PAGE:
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When you’re knocked down by a massive wave that robs you of everything you have, it doesn’t end there. The second wave is stronger.
Tsunami survivors know this. On the east coast of Japan, people who lived through the country’s worst natural disaster in centuries talk about the strength of that wave. It lifted and scattered buildings, cars, and enormous ships far inland. Boats and oddly-tilted houses now lie in the grass.
The psychological damage is similar—the first shock, then the lingering trauma that can often go deeper. There is the same disorientation and displacement. There are questions about what you’re meant to do now, with your home, livelihood, or even a family member lost.
“I kept running uphill. I was so exhausted,” says an elderly lady in a peach-colored shirt. She’s sitting in a church basement that Caritas Japan has transformed into a ‘healing centre’ for people in Kamaishi, an old steel town badly hit by the tsunami. “Once I stopped to rest, but I saw water coming right behind my feet. I met another elderly person who said, ‘Let’s hold hands and run together.’ But that person got too tired and said, ‘Leave me.’”
Though her husband and son survived, two of the woman’s friends died. Six months after the earthquake and tsunami of March 2011, she is still in shock and in mourning. Now she makes her way frequently to the Caritas centre, also called the Philia Cafe. At the cafe, survivors can get free supplies like clothes; drink tea or coffee; and talk to volunteers trained in trauma care. “When I came here, the Caritas volunteer kept listening to me,” she continues. “I was given many emergency relief goods too. But being listened to really helped me.”
“Even before the tsunami, the area was tired and aging,” says Bishop Isao Kikuchi, president of Caritas Japan. The bishop grew up in this area of Japan’s coast. “Young people were leaving. It was already hard to think of a bright future, and then the tsunami happened.”
“People lost so many loved ones and needed to be cared for. People here don’t say or show that they need help,” says Une, a Caritas pastoral care worker who radiates calm, laser like attention. “I realized, first, that I just need to be with them. There are so many isolated elderly people who feel abandoned. People need someone to care about them.”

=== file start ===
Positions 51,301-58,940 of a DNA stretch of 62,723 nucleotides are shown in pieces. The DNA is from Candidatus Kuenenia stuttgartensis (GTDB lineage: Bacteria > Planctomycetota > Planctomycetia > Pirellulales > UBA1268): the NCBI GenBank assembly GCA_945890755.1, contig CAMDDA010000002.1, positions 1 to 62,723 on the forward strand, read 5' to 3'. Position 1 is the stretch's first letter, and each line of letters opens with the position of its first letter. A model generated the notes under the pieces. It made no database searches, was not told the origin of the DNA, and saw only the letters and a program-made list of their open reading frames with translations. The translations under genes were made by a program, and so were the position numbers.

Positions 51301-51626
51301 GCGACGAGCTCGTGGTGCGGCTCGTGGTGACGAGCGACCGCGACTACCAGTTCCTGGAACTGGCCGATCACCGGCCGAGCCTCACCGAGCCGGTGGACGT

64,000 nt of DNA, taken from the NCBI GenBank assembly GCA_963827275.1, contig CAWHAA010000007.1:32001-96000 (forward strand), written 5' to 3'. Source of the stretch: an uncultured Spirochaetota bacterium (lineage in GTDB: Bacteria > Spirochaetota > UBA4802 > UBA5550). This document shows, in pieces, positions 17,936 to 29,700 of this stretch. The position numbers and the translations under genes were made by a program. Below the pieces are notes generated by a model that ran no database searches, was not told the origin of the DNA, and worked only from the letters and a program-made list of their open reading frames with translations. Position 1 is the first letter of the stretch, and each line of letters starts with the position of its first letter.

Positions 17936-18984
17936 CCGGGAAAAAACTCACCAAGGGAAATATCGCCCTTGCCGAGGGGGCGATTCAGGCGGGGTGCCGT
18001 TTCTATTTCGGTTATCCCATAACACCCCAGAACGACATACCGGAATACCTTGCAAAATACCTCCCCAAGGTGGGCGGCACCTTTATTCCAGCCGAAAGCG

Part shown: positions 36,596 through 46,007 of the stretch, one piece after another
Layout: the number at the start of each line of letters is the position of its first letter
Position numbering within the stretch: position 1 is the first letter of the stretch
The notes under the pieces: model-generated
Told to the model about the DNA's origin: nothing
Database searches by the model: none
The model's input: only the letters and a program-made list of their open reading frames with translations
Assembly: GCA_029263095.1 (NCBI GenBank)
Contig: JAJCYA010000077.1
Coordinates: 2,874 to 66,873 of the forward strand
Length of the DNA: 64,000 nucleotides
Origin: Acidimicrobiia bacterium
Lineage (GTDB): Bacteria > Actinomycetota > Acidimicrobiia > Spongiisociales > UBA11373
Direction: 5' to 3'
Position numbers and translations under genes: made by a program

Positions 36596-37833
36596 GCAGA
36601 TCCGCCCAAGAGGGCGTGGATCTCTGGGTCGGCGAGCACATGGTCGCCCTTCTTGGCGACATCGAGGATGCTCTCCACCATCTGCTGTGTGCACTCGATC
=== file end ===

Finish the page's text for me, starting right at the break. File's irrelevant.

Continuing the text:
Caritas Japan holds grief care sessions for the thousands of volunteers who come to the coastal villages on a rotating basis. At one evening session, a young volunteer translates points covered in a booklet given to the trainees. “Here it says: ‘Don’t compare your pain with theirs. Don’t tell grieving people to buck up.’”
Day after day, survivors come to the cafe in Kamaishi, and other cities, to sit with volunteers over tea. If the survivors talk, the volunteers listen. If they don’t talk, they sit together in silence.
Survivors who lived for months in shelters, and now are in prefabricated trailers provided by the government, struggle with loneliness and guilt. “I am 73. I was a caregiver to an invalid lady in her eighties,” says a woman in green. “When the tsunami struck, I tried really hard to save my patient, but she drowned.”
“Her family is angry with me. I am fighting with my guilt,” she goes on. “And now I have no money, no job, nothing. I come here to the Caritas centre to let stress out. I’m more peaceful because I can talk and people here will listen.”
Along with guilt, there is overwhelming fear. “I have a relative who lost her house—her dog and cat too–and can’t accept the reality of what happened,” says a volunteer leader. “Now she always puts everything in a backpack—medical supplies, everything she needs—and carries it all the time, even to Mass. But she doesn’t go out much. She doesn’t do anything. She’s numb.”
While some are frozen by thoughts of future disasters, others focus on the past. “I went to the places I knew and saw nothing was there. I keep going back and crying,” says a third woman at the Philia cafe.
To reach traumatized people who can’t or don’t come to the cafe, Caritas volunteers drive to government-sponsored temporary housing lots. There, they hold barbecues, craft-making classes, and get-to-know-your-neighbour events. “In Japan, you don’t always know the person living next to you,” says Bishop Kikuchi. He worries that the number of suicides in Japan, already one of the highest in the world, might increase. “We need to take care of people’s hearts.”
At one grief care session, a volunteer named Sakae Chida explains why she came. “I want to help the children in the afterschool day care centre where I work,” she says. “The things they play have changed. They used to play dollhouse. Now they play hospital. Or they make the noise of sirens and ambulances, yelling ‘A tsunami is coming, run!’”
“At first glance, the kids might seem happy,” she continues. “But they might have trauma deep down in their hearts.” She describes a 10-year-old girl who lost her mother, and was silent about it for months. “Recently she’s started saying things like, ‘This is the shirt my mother made me,’” says Sakae. “She’s started opening up.”
Little by little, others are too. “For three months, there was no expression on their faces,” says a religious sister about the people in the tsunami-struck town where she ministers. “They shut down their feelings to survive. Now their faces are more expressive. Sometimes they laugh.”
The programme is transforming not just the survivors, but the volunteers as well. “At first, I thought ‘I have to take care of them,’” says Une. “But I was the one who was changed.”
“I’m thankful that so many volunteers have come, “ says Sakae. “Fewer people would have someone to open their hearts to if there wasn’t Caritas.”